African adventures and a love of nature's endangered species was the start of a wild ride for the artists who took out a top sculptural prize this year.
Gillie and Marc Schattner won the People's Choice and Acquistion Prize in the Bayside Arts Festival for their giant design 'Come out, Come out Hippo, Wherever you are.'
They snagged the win from more than 45 entries.
"It was an amazing surprise and a first for us in this festival," Gillie said.
"It's wonderful how the prize has grown - starting with about five entries in the first year, to such outstanding quality of art."
The married couple of 28 years from Alexandria bonded over a love of exotic locations, having similar connections to African wildlife.
"I grew up there, from age two to 13, and when I was eight, my mum took us on Safari in Zambia," Gillie said. "I witnessed the shooting of an elephant. As a child, that memory stuck with me. From that day I vowed I would do everything I could to protect animals."
Marc was in his twenties when he became fascinated with Jane Goodall, a passionate advocate working with chimpanzees.
"Conversation through art brings attention to how endangered some animals are. Jane is also the inspiration behind our major exhibition in New York this year. We're going to sculpt our hero."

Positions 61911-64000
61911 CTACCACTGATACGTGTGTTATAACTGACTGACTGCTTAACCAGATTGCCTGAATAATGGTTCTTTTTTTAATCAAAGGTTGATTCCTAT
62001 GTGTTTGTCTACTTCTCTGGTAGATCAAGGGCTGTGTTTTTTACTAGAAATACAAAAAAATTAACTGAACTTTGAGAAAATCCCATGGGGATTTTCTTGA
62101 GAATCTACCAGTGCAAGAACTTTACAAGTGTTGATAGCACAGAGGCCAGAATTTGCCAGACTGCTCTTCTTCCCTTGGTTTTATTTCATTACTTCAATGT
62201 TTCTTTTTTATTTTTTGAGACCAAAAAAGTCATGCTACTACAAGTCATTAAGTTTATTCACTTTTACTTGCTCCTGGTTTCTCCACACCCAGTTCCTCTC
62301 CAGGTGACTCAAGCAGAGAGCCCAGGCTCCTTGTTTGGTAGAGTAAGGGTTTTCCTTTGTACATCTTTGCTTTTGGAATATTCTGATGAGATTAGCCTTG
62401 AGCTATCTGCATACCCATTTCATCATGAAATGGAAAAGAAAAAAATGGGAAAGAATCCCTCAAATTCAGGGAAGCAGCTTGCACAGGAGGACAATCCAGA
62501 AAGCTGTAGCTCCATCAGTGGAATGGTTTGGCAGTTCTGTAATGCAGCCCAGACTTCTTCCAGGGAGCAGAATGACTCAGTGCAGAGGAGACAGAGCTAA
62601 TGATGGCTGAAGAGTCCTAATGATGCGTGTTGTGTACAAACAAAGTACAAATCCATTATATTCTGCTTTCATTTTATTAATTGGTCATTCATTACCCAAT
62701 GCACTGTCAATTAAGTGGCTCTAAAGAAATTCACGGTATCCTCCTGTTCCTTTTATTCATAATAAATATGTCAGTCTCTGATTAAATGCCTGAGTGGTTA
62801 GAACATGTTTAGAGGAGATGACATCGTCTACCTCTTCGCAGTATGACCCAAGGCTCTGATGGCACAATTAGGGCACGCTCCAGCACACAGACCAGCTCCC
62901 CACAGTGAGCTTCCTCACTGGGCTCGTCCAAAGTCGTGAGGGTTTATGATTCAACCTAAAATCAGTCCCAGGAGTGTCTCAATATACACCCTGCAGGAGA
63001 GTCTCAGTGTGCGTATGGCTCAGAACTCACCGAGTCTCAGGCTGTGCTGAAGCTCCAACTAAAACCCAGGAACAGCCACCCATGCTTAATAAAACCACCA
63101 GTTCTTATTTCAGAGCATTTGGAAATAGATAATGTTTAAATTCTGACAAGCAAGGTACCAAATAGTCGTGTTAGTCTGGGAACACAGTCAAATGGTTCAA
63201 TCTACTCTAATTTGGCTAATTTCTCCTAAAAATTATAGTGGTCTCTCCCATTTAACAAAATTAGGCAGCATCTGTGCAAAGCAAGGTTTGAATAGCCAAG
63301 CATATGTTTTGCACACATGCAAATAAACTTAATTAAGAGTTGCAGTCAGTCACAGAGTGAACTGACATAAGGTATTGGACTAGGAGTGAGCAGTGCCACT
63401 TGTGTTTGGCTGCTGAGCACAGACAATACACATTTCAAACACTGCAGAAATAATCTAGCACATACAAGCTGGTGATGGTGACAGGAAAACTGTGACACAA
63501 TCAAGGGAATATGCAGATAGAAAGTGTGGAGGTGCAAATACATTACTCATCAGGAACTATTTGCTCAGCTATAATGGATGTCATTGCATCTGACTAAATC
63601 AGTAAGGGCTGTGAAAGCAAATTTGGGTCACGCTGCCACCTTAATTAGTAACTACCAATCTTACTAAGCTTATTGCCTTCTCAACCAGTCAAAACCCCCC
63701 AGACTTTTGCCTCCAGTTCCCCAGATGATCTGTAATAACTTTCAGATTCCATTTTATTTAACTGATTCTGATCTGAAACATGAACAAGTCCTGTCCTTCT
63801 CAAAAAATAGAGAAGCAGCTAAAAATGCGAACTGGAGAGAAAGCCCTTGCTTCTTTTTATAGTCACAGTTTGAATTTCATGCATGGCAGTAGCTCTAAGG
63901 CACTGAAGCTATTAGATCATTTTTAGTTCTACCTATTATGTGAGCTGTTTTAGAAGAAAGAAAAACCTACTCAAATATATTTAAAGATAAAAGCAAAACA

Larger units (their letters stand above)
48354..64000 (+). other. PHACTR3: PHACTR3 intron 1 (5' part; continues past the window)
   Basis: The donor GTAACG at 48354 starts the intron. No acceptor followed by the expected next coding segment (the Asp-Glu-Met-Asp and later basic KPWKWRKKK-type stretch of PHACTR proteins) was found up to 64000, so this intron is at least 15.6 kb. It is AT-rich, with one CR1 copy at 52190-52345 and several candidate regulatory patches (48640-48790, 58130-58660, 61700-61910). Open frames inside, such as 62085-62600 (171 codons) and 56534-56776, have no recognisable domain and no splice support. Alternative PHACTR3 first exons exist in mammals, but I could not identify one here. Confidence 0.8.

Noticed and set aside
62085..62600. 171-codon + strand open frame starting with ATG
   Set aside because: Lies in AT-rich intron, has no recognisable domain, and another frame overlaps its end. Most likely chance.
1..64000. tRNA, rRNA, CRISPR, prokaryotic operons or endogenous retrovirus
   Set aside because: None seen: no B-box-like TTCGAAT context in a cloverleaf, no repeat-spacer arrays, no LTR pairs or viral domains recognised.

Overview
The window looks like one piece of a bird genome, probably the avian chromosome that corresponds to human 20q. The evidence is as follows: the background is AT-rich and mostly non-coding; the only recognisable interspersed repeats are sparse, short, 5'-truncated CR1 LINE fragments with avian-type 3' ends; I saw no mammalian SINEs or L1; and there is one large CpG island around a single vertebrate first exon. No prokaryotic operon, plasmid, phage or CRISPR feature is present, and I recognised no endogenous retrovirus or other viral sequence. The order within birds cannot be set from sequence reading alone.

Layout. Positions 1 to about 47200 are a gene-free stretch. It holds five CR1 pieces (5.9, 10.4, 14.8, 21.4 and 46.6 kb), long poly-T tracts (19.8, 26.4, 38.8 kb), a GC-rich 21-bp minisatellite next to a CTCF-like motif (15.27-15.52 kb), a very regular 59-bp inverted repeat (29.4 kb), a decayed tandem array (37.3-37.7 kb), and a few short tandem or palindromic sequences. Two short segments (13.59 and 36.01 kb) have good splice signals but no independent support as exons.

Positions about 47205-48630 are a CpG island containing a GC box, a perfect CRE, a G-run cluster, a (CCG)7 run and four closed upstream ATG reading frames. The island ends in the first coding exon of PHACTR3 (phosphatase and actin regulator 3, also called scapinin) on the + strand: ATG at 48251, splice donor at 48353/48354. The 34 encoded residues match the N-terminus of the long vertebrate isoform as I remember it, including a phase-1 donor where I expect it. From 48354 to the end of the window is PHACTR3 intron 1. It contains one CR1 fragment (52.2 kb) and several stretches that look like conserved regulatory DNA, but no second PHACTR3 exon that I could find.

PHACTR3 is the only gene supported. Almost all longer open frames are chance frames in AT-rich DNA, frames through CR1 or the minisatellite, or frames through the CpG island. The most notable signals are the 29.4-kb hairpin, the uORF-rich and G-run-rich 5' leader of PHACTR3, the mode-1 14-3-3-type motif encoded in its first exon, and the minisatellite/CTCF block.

The idea of creating a large-scale hippo began with drawings and photographs of the wild animals at play in their natural habitat.
"We watched them close up, hundreds of them," Gillie said. "We progressed to clay mould and then cast it in bronze, which is one of our favourite materials to work with because it immortalises the species.
"We came up with the idea of a hippo coming out of a manhole, and thought it was a lovely analogy because there aren't many left in the world. We see the hippo as coming out into a world where it will be protected and looked after."
They say "two brains is better than one" when creating art.
"We get to share creation with each other," Marc said.
"We've been painting and doing art together since we met, and we joined forces after we got into the Archibalds in 2006. We realised that rather than doing work separately we would work together, and we work better than we ever could have as individuals."
"You always feel supported," Gillie said. "Every time we embark on a new project, we hold each other's hand through the process, and brainstorm the best ideas together."
A hands-on experience is music to the artists' ears, and encourage the community to touch, climb and "get a feel" for the hippo.
"We've discovered that after years of going public art, having people connected to a subject is better," Marc said.
"We're so far removed from hippos, they're out of mind, out of sight. But we wanted to bring them back to an urban environment and awaken people's connection to the wild."
"We like to take out art out of gallery situations so they are accessible," Gillie said. "A lot of our causes are educational and aim to create awareness."
Mayor Bill Saravinovski says the festival continues to grow.
''This is the second year of our $50,000 Acquisitive prize. It is one of the richest in the country," he said.
''This festival would not be possible without help from the community and I would like to congratulate the winners and thank everybody who has participated in the event.''
Other big winners included Mohamed Khaki who took out the CamerArt first prize and the Visual Arts winner, Nauha Dabboussy.